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April 2005

On The Radar

A simple Web page defacement shows the value of a thorough incident response plan. Getting hacked is a visceral experience akin to taking a two-by-four to the head. At least, that's how I felt recently after learning via defacement mirror Zone-H that one of my Web pages had been tagged with digital graffiti. Sure enough, our investigation found that the defaced server was running an unpatched PHP bulletin board. The hacker used a PHP exploit to leave a short, tame note marking his territory. While this was a relatively minor incident, it underscored the importance of having a prepared, intelligent incident response plan. The adage is true: No one appreciates a policy until crunch time. The IR plan dictated our immediate response, investigation and restoration process. With three-ring binder in hand, we went to work. This was a fairly important server, so we had to secure and isolate it from the rest of the network. We put a rule on the perimeter firewall to drop all traffic between the server and the outside world, and then we ...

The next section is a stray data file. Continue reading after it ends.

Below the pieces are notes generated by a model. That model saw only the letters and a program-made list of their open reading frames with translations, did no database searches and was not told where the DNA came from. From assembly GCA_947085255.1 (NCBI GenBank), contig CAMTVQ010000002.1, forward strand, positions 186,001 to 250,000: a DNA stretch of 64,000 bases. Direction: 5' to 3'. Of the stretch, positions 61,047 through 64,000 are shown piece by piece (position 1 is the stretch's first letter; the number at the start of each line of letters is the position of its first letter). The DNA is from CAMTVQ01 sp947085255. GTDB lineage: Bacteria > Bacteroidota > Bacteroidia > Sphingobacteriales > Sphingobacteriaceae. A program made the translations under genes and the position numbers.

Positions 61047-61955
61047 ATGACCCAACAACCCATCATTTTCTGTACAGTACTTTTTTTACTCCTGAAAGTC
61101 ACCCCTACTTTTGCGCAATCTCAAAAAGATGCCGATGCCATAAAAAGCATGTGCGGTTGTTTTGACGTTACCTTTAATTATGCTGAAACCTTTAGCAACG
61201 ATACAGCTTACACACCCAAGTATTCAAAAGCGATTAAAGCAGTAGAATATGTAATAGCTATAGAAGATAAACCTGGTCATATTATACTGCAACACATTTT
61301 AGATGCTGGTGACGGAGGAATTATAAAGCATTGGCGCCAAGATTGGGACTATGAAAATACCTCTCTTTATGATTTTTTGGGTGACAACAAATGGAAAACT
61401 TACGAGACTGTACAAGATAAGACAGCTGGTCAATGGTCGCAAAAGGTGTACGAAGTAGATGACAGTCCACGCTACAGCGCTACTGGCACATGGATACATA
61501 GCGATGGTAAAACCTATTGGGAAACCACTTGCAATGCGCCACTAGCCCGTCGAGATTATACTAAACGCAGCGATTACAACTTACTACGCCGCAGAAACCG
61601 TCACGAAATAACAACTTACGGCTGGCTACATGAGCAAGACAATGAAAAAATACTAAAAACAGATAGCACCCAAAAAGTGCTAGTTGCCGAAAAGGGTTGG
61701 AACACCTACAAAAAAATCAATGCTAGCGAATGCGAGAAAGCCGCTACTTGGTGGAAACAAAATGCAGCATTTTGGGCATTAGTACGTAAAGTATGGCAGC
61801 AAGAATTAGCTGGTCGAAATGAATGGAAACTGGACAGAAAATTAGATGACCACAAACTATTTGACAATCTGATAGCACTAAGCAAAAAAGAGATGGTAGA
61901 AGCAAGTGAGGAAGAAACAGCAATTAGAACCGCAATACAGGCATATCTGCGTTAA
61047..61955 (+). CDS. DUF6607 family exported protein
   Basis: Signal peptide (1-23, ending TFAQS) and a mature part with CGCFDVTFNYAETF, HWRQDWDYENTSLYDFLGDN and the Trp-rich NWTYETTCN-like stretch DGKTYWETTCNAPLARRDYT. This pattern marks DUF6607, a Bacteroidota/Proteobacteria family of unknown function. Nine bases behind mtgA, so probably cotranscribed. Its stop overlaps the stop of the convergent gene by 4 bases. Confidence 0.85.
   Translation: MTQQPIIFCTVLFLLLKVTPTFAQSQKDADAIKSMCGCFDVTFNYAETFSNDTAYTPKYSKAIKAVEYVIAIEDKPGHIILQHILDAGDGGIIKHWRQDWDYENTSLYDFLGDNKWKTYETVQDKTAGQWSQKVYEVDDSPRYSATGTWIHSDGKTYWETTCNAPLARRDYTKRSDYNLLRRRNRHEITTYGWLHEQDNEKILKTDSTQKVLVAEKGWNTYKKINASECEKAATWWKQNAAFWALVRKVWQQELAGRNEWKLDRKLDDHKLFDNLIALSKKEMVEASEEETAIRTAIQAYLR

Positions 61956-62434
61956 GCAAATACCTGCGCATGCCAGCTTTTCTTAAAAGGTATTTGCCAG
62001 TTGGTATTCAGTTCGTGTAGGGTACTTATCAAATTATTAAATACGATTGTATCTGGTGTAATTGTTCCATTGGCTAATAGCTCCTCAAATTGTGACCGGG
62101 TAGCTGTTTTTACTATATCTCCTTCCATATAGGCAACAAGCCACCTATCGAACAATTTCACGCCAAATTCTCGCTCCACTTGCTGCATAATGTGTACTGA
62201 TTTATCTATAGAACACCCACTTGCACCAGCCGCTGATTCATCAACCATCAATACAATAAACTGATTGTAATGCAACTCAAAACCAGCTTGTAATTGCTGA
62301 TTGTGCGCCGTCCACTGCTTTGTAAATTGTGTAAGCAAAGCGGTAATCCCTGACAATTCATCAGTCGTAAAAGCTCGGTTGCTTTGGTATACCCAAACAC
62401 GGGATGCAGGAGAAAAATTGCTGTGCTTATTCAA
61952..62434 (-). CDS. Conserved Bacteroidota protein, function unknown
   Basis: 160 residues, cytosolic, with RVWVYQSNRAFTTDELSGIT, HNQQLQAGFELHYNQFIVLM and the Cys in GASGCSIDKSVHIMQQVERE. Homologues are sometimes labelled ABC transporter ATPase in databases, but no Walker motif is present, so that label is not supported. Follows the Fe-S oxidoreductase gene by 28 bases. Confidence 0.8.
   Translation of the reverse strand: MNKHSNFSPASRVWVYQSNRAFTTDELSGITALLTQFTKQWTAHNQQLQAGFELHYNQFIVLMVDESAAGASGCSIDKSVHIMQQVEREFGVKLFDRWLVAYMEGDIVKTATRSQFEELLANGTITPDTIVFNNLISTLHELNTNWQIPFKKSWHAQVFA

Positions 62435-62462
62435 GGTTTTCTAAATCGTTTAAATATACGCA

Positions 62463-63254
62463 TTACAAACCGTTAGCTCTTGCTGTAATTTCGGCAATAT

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Features in this issue

  • Warning Lights

    Evolving risk dashboards will tell how secure you are and when something's wrong.

  • Ready For Takeoff

    Cutting costs was the only way to keep United Airlines flying high. Rich Perez's answer was to rebuild the network.

  • Rights of Passage

    Our tests found that most endpoint security products will enforce policy and network access. Their differences are in the details.

  • Damage Control

    ChoicePoint's Rich Baich faced the perfect storm: a huge security breach, intense media attention and a shareholder revolt. What he needed was an incident response plan to get him out of the hot seat.

Columns in this issue